Clinicians Tackle the Challenges of MCL

By Leah Lawrence - Last Updated: December 22, 2022

Experts discuss areas of progress and where more work is needed to establish a standard of care

Mantle cell lymphoma (MCL) is a unique and distinct subtype of B-cell non-Hodgkin lymphoma (NHL) characterized by the chromosome 11;14 translocation that juxtaposes the cyclin D1 gene to the immunoglobulin heavy chain gene.

“MCL is a B-cell NHL that combines some undesirable features,” said Jia Ruan, MD, PhD, Professor of Clinical Medicine at Weill Cornell Medicine in New York. “MCL can be quite aggressive, but unlike other aggressive lymphomas such as diffuse large B-cell lymphoma (DLBCL), it remains incurable.”

Much progress has been made recently to improve outcomes of patients with MCL, including optimization of chemoimmunotherapy-based first-line options and the introduction of targeted therapies in the relapsed and refractory disease settings. Despite these improvements, there are still several areas of unmet need. Researchers continue to study how best to use available treatments and discover new ones for this patient population.

Frontline Optimization

The optimization of frontline treatment of MCL happened on two paths, according to Dr. Ruan. The first path was in young, fit patients. In this group, one of the most significant advancements in the treatment of MCL in the last 20 years was the incorporation of autologous hematopoietic stem cell transplantation (AHSCT).

“In a study published almost 20 years ago, it was demonstrated that incorporation of autologous transplant prolonged progression-free survival (PFS) compared to patients who don’t complete autologous transplant,” said Jonathon B. Cohen, MD, MS, Associate Professor in the Department of Hematology and Medical Oncology at Emory University School of Medicine.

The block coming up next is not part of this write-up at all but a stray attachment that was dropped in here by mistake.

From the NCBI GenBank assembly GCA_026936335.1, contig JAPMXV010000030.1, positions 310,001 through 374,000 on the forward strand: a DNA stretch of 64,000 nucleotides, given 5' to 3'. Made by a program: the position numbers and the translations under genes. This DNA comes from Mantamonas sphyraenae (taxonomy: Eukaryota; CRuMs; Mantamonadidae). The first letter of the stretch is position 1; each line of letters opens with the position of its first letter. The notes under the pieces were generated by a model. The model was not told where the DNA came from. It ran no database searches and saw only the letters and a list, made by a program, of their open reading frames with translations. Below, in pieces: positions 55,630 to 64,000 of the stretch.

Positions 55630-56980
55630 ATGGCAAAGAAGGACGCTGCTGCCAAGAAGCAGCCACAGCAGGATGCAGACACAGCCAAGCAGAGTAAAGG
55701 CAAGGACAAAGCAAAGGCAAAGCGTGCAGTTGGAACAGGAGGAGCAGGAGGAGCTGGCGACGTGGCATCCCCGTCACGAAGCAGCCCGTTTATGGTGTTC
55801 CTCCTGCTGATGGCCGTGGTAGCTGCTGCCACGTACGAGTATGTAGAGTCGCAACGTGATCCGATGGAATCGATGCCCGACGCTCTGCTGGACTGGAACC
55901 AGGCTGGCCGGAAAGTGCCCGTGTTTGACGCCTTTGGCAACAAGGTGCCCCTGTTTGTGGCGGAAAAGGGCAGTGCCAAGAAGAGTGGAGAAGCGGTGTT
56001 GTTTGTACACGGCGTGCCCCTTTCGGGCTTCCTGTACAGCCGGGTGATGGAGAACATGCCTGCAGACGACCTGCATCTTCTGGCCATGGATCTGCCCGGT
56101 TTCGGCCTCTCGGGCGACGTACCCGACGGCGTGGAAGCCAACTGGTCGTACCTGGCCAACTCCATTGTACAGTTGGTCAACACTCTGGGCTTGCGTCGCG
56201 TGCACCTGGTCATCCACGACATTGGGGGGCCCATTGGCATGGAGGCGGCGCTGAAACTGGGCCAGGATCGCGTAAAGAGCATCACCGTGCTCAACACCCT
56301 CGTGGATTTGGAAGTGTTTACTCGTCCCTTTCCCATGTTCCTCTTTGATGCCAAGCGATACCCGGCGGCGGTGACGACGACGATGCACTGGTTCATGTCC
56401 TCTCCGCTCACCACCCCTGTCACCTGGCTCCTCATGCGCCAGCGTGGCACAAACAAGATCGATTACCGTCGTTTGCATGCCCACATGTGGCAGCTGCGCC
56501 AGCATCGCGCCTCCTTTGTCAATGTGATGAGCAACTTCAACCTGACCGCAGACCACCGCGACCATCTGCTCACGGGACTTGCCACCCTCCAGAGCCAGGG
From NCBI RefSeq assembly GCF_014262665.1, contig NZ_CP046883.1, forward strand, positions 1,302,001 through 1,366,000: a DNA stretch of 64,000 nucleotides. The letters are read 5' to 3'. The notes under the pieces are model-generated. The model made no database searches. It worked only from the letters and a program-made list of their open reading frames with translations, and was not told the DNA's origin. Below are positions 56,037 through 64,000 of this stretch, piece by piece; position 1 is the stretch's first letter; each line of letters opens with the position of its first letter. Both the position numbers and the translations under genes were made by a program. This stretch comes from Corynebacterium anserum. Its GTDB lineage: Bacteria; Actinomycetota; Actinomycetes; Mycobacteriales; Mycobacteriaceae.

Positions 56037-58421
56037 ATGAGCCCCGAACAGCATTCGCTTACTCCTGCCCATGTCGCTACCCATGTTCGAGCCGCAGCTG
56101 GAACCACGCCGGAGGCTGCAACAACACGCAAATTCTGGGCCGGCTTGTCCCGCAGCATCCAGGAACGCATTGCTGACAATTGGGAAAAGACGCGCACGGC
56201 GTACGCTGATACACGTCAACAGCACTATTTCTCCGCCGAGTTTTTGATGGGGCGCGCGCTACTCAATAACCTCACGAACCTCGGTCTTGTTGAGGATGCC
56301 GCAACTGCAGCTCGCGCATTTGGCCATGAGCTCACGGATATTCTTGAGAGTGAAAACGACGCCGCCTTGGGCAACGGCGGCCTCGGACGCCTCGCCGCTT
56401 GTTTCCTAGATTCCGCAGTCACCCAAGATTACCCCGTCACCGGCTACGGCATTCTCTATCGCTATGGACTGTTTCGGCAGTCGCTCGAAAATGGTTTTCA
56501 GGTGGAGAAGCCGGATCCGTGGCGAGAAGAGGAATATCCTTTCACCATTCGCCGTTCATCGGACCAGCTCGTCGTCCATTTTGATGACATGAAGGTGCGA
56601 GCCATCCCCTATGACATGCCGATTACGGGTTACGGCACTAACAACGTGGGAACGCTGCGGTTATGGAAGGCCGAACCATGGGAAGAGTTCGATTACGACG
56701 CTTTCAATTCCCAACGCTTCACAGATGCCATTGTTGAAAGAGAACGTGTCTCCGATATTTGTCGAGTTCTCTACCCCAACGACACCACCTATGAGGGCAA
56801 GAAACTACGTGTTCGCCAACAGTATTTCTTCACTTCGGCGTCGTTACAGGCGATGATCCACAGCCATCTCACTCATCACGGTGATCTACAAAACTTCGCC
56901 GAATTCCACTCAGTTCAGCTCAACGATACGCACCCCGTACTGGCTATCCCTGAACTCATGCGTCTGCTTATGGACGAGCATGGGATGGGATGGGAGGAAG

To continue to improve on outcomes seen with this approach, studies tested different induction therapy regimens, adding drugs such as cytarabine and rituximab to the chemotherapy backbone with the R-CHOP (rituximab, cyclophosphamide, hydroxydaunorubicin, oncovin, and prednisone) and R-DHAP (rituximab, dexamethasone, cytarabine, and cisplatin) regimens.

“We observed improved remission rates and improved PFS and event-free survival,” Dr. Ruan said.

Outcomes were improved further with the subsequent addition of rituximab maintenance.

“In the last five years or more, this has become the standard pathway for those younger patients,” Dr. Ruan said.

The second path that required optimization was in older patients or those who were unwilling or unable to undergo transplant. In patients who are unable to undergo intensive induction regimens, optimization of frontline therapy has been explored using targeted therapies that have had success in the relapsed/refractory setting.

These therapies include three Bruton’s tyrosine kinase (BTK) inhibitors: ibrutinib, acalabrutinib, and zanubrutinib; the immunomodulatory agent lenalidomide; and the proteosome inhibitor bortezomib.

“All three BTK inhibitors work quite well, especially when administered after first relapse,” Dr. Cohen said. “All three are also well tolerated; although, of late we have identified some differences in side effect profiles that might lead us to use one versus another.”

One of the first regimens explored in the frontline setting was what is called the R2 regimen: lenalidomide and rituximab. Dr. Ruan and colleagues conducted a single-arm study in patients with untreated MCL and treated them with induction and maintenance with lenalidomide plus rituximab. Initial data showed an overall response rate (ORR) of 92% and a complete remission rate of 64%. The five-year estimated PFS and overall survival (OS) were 80% and 90%, respectively.1

“Another pathway explored doesn’t involve maintenance but introduces bortezomib as an induction addition to chemoimmunotherapy,” Dr. Ruan said.